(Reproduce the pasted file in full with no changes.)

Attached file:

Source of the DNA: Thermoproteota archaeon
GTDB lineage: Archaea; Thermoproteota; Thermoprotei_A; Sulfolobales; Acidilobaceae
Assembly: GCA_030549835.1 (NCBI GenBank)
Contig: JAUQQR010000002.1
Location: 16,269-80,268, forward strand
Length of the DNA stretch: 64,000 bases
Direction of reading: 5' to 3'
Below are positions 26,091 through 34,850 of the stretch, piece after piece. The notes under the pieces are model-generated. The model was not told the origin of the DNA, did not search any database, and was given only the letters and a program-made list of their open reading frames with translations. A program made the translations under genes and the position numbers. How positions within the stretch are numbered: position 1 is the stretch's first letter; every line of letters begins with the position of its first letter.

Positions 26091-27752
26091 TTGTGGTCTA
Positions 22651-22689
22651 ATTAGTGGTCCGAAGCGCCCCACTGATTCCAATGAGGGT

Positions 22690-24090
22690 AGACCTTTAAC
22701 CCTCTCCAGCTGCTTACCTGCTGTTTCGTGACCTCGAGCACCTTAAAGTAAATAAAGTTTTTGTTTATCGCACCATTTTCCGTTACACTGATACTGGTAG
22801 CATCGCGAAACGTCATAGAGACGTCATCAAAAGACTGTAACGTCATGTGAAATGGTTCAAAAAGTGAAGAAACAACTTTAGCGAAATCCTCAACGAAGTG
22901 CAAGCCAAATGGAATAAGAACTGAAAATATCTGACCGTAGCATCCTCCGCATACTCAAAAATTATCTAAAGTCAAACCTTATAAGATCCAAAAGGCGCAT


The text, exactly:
Source of the DNA: Thermoproteota archaeon
GTDB lineage: Archaea; Thermoproteota; Thermoprotei_A; Sulfolobales; Acidilobaceae
Assembly: GCA_030549835.1 (NCBI GenBank)
Contig: JAUQQR010000002.1
Location: 16,269-80,268, forward strand
Length of the DNA stretch: 64,000 bases
Direction of reading: 5' to 3'
Below are positions 26,091 through 34,850 of the stretch, piece after piece. The notes under the pieces are model-generated. The model was not told the origin of the DNA, did not search any database, and was given only the letters and a program-made list of their open reading frames with translations. A program made the translations under genes and the position numbers. How positions within the stretch are numbered: position 1 is the stretch's first letter; every line of letters begins with the position of its first letter.

Positions 26091-27752
26091 TTGTGGTCTA
Positions 22651-22689
22651 ATTAGTGGTCCGAAGCGCCCCACTGATTCCAATGAGGGT

Positions 22690-24090
22690 AGACCTTTAAC
22701 CCTCTCCAGCTGCTTACCTGCTGTTTCGTGACCTCGAGCACCTTAAAGTAAATAAAGTTTTTGTTTATCGCACCATTTTCCGTTACACTGATACTGGTAG
22801 CATCGCGAAACGTCATAGAGACGTCATCAAAAGACTGTAACGTCATGTGAAATGGTTCAAAAAGTGAAGAAACAACTTTAGCGAAATCCTCAACGAAGTG
22901 CAAGCCAAATGGAATAAGAACTGAAAATATCTGACCGTAGCATCCTCCGCATACTCAAAAATTATCTAAAGTCAAACCTTATAAGATCCAAAAGGCGCAT